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African-Americans and Alzheimer's | IHaveAlz

There is a critical need for African-American clinical trial participants. Join a study today and help move research forward tomorrow.

Maintain a Healthy Brain

Your heart, your brain, your body — the health of all three are connected.

Here are a few steps you can take to maintain your overall health and reduce your risk factors for dementia:

Get active Get active

If it's good for your heart, then it's good for your brain. Since African-Americans have a higher rate of vascular (stroke-related) disease — which may be a risk factor for cognitive impairment — it's important to engage in physical activity to reduce your risk.

Watch your blood pressure numbers Watch your blood pressure numbers

Prevention or control of high blood pressure helps maintain a healthy brain and promotes overall health. Adopt a fitness routine, eat healthy foods, don't smoke and work to maintain a healthy weight.

Manage your cholesterol levels Manage your cholesterol levels

A healthy brain and heart depend on maintaining normal cholesterol levels. Engage in regular physical activity and eat a diet low in saturated fat and high in fiber.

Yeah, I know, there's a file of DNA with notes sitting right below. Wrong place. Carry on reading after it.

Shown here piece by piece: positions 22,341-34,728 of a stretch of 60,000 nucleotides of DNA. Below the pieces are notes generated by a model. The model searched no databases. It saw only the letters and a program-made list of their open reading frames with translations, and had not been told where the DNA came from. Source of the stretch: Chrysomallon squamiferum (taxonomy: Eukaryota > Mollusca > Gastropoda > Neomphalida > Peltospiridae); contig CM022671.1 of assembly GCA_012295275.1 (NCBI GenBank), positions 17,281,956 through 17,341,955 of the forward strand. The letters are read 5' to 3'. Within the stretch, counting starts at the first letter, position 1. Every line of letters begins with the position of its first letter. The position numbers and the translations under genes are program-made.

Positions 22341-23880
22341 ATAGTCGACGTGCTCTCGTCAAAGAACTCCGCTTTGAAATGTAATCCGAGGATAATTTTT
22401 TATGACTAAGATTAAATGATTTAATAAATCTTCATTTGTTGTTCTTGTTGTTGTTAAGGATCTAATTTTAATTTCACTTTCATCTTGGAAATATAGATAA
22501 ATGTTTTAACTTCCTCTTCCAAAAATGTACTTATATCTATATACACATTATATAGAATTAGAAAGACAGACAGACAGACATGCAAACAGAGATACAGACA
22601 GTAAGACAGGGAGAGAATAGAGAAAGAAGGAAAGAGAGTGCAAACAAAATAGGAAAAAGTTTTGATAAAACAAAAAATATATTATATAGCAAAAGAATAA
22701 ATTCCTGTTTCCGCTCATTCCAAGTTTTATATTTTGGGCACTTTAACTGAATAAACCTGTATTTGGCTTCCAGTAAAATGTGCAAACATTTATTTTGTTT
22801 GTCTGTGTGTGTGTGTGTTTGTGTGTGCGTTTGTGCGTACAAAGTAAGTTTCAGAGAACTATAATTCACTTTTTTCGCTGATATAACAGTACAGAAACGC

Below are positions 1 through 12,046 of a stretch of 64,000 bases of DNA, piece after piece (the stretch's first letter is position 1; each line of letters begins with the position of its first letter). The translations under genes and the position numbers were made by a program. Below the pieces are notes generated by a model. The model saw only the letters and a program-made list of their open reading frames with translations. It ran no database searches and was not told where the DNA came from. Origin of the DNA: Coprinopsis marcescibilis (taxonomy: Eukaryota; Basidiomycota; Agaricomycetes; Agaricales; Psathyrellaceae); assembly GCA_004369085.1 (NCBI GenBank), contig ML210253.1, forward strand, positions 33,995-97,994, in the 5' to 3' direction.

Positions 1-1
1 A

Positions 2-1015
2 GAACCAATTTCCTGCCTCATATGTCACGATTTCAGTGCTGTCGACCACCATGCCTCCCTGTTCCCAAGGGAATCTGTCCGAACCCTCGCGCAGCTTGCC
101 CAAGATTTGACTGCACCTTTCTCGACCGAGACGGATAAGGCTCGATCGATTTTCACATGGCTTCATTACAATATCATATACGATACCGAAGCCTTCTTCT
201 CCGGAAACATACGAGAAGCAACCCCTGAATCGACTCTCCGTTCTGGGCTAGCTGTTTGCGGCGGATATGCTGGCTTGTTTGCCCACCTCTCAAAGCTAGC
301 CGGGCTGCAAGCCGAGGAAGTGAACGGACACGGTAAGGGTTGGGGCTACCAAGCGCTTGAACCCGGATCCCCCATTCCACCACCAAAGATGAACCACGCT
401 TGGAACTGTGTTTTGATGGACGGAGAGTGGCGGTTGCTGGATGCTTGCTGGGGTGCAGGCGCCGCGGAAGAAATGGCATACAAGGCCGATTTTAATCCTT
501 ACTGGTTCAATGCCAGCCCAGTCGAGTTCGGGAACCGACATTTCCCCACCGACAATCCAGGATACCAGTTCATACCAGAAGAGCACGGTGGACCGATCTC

Prevent or control diabetes Prevent or control diabetes

Take steps to reduce your risk for diabetes by maintaining a healthy weight and being physically active. Prevention or control of diabetes promotes a healthy brain.

Overall wellness Overall wellness

African-Americans are at greater risk than white Americans for high blood pressure, diabetes and high cholesterol. Because brain and heart health are so closely linked, it's important to take good care of both. In addition, stay socially and mentally active to make sure your brain and your body can perform at their best.

> Learn more about brain health

Alzheimer's Association

Our vision is a world without Alzheimer's
Formed in 1980, the Alzheimer's Association is the world's leading voluntary health organization in Alzheimer's care, support and research.